J. Alexander Thier and Douglas Alexander, “How to Save Foreign Aid in the Age of Populism,” Foreign Policy (August 13, 2019).


Government of Canada, “Canada’s Feminist International Assistance Policy,” Global Affairs Canada, 2017.


Rebecca Tiessen and Emma Swan, “Canada’s Feminist Foreign Policy Promises: An Ambitious Agenda for Gender Equality, Human Rights, Peace and Security,” in Norman Hillmer and Philippe Lagassé, eds., Justin Trudeau and Canadian Foreign Policy (Palgrave, 2018).


Stephen Brown, All about that Base? Branding and the Domestic Politics of Canadian Foreign Aid,” Canadian Foreign Policy Journal 24:2 (2018), pp. 145-164.

Nov. 20         Arctic: Cooperation or Contention?


Series: “How a Melting Arctic Changes Everything,” Bloomberg (2017):


Part 1: Eric Roston and Blacki Migliozzi, “The Bare Arctic,” April 19, 2017.


Part 2: Eric Roston and Blacki Migliozzi, “The Political Arctic,” May 16, 2017.


Part 3: Eric Roston, “The Economic Arctic,” December 29, 2017.


Page Wilson, “Society, Steward or Security Actor? Three Visions of the Arctic Council,” Cooperation and Conflict 51:1 (March 2016), pp. 55-74.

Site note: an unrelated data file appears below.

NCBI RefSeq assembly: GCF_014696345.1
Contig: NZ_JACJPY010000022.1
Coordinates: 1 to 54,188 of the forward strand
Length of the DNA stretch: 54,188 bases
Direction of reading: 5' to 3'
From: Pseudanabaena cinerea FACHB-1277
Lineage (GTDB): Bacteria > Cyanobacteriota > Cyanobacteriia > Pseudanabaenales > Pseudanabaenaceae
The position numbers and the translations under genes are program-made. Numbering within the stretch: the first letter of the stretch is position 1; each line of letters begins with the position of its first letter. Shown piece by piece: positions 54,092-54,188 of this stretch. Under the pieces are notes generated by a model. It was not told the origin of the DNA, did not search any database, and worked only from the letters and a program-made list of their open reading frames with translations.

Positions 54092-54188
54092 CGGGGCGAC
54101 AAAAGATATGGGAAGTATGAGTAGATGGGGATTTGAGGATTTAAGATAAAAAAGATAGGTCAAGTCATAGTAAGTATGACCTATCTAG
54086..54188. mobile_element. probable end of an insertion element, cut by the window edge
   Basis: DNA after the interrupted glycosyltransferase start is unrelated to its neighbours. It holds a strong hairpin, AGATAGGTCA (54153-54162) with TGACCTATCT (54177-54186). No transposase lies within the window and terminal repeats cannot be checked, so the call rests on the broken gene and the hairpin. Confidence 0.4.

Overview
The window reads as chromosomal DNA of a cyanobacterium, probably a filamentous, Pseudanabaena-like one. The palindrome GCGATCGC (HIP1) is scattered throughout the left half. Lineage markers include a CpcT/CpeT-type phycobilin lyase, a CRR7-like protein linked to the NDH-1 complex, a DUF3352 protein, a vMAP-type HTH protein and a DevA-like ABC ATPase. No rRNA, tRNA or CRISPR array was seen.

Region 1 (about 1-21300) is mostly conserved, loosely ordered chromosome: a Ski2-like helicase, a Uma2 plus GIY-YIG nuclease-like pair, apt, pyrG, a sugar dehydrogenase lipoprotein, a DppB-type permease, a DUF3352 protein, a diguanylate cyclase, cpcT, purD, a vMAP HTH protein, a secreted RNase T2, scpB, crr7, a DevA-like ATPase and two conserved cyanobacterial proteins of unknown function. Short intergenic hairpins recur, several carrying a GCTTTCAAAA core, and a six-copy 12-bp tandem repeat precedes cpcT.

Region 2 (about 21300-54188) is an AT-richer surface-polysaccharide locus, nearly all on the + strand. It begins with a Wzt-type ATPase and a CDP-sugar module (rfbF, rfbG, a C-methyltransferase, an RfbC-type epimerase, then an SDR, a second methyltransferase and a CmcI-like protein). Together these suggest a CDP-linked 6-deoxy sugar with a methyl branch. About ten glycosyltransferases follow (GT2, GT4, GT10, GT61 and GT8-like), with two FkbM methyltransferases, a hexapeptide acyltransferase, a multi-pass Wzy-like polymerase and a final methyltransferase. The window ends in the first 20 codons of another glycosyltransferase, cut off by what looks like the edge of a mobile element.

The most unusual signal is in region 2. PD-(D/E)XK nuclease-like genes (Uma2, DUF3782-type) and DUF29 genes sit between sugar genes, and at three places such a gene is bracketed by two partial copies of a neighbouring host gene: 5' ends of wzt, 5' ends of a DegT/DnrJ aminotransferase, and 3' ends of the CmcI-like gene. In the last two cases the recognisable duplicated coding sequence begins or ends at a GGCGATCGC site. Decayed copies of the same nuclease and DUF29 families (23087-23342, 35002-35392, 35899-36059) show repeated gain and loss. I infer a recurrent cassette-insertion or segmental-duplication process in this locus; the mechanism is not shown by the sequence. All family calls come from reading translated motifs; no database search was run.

Keith Johnson and Reid Standish, “Putin and Xi Are Dreaming of a Polar Silk Road,” Foreign Policy (March 8, 2018).


Andreas Østhagen, Gregory Levi Sharp and Paal Sigurd Hilde, “At Opposite Poles: Canada’s and Norway’s Approaches to Security in the Arctic,” Polar Journal 8:1 (2018), pp. 163-181.

Nov. 27         The Rules-Based International Order


Robert Kagan, “The World America Made – and Trump Wants to Unmake,” Politico (Sept. 28, 2018).


Henry Farrell and Abraham L. Newman, “Weaponized Interdependence: How Global Economic Networks Shape State Coercion,” International Security 44:1 (Summer 2019), pp. 42-79.


Anne-Marie Slaughter, “How to Succeed in the Networked World: A Grand Strategy for the Digital Age,” Foreign Affairs (November-December 2016), pp. 76-81.


Roland Paris, “Can Middle Powers Save the Liberal World Order?” Chatham House (June 18, 2019).


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Final exam during exam period. Date and location TBA.